PRESCOTT – The defense in the Steven DeMocker murder trial on Thursday put a forensic psychiatrist on the stand to do a post-mortem psychoanalysis of Jim Knapp.
DeMocker is accused of killing his ex-wife, Carol Kennedy, in 2008, but his attorneys have been working to convince the jury that Knapp, who lived in Kennedy’s guesthouse, was not properly investigated and could have been the murderer.
Knapp’s death by gunshot wound in January 2009 was ruled a suicide, but the defense has argued that it wasn’t necessarily self-inflicted.
Omri Berger, M.D., a forensic psychiatrist from San Francisco, was hired by the defense team to study Knapp’s records and “provide a mental health assessment and risk of violence and suicide.”
Berger said his study showed that, as he delved into Knapp’s background, “patterns emerged.” The patterns indicated anti-social traits, borderline personality disorder traits, deceitfulness, and, he continued, Knapp generally showed poor judgment, impulsivity and instability in his relationships.
Nevertheless, Berger said, “Around the time of his death, he didn’t have what we call ‘risk factors’ for suicide.”
DeMocker attorney Craig Williams hit hard the fact that Knapp, at one time, had a melanoma, which he’d had removed, but he continued to tell people he had life-threatening cancer.
“He had reported to multiple individuals that he had stage-four cancer,” Berger said, “and there was at least one instance where he reported that he had stage-three lymphoma,” neither of which were true.
Williams also asked about Knapp’s relationships with women; previous testimony suggested that, when he was rejected, he reacted violently.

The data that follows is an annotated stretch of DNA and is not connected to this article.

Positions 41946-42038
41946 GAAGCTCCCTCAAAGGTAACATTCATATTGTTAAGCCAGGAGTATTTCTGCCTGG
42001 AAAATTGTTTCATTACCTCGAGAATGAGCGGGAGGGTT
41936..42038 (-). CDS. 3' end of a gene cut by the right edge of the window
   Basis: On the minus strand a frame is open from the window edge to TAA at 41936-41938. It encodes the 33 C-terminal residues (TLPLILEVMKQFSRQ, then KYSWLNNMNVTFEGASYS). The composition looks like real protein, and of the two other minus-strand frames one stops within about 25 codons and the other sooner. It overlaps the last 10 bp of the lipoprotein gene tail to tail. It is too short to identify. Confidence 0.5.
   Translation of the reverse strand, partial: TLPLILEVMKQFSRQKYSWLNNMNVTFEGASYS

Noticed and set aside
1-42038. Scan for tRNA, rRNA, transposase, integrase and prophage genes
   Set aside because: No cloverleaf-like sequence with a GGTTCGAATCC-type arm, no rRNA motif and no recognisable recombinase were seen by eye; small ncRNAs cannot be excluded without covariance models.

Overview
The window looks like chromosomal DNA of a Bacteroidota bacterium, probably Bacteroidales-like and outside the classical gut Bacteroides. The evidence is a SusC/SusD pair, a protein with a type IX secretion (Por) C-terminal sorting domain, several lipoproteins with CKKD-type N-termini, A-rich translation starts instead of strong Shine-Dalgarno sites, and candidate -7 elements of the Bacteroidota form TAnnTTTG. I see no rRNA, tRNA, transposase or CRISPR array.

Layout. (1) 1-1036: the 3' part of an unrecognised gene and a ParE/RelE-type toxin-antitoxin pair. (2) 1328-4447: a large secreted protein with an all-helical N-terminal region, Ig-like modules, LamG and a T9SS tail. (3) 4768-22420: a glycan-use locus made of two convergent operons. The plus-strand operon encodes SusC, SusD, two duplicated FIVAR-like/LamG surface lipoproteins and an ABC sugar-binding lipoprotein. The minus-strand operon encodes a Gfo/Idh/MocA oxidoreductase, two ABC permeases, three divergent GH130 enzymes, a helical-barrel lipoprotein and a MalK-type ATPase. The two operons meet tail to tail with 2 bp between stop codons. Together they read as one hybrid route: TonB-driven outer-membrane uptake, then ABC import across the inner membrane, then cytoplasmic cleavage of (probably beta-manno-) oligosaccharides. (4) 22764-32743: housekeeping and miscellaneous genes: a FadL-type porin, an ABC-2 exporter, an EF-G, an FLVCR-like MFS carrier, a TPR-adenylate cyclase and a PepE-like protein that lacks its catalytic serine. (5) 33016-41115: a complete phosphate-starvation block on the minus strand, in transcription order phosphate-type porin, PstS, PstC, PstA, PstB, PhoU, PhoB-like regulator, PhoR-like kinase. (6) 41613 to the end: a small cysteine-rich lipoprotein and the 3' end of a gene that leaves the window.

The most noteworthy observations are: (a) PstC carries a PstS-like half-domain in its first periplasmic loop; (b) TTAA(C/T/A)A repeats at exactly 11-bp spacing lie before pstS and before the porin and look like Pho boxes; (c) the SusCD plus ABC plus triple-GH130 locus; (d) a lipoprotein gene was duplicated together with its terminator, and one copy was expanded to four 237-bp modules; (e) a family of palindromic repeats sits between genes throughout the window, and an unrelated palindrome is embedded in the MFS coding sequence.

A pattern of “overvaluing” the woman at first, then “devaluing” her when the relationship ended, was apparent, Berger said.
Deputy County Attorney Jeff Paupore was unimpressed. Before he spoke with Berger, he said, “I’d never heard of anyone going back after someone was dead and doing a retrospective psychological analysis.”
He also pointed out that Berger didn’t speak to anyone in person about Knapp, but instead relied on a stack of paper records six inches thick, and that this was Berger’s first criminal case as a forensic psychiatrist.
In response, Williams went back over the basics: Knapp claimed to be an orthopedic physician’s assistant, for which Berger said there was no evidence; he said he was a pilot, and again, there was no evidence of that; he told a doctor he was engaged a month after Julie Corwin had broken it off; and a month before his death, he was still telling people he had cancer, but the autopsy showed he did not.
The trial continues Tuesday.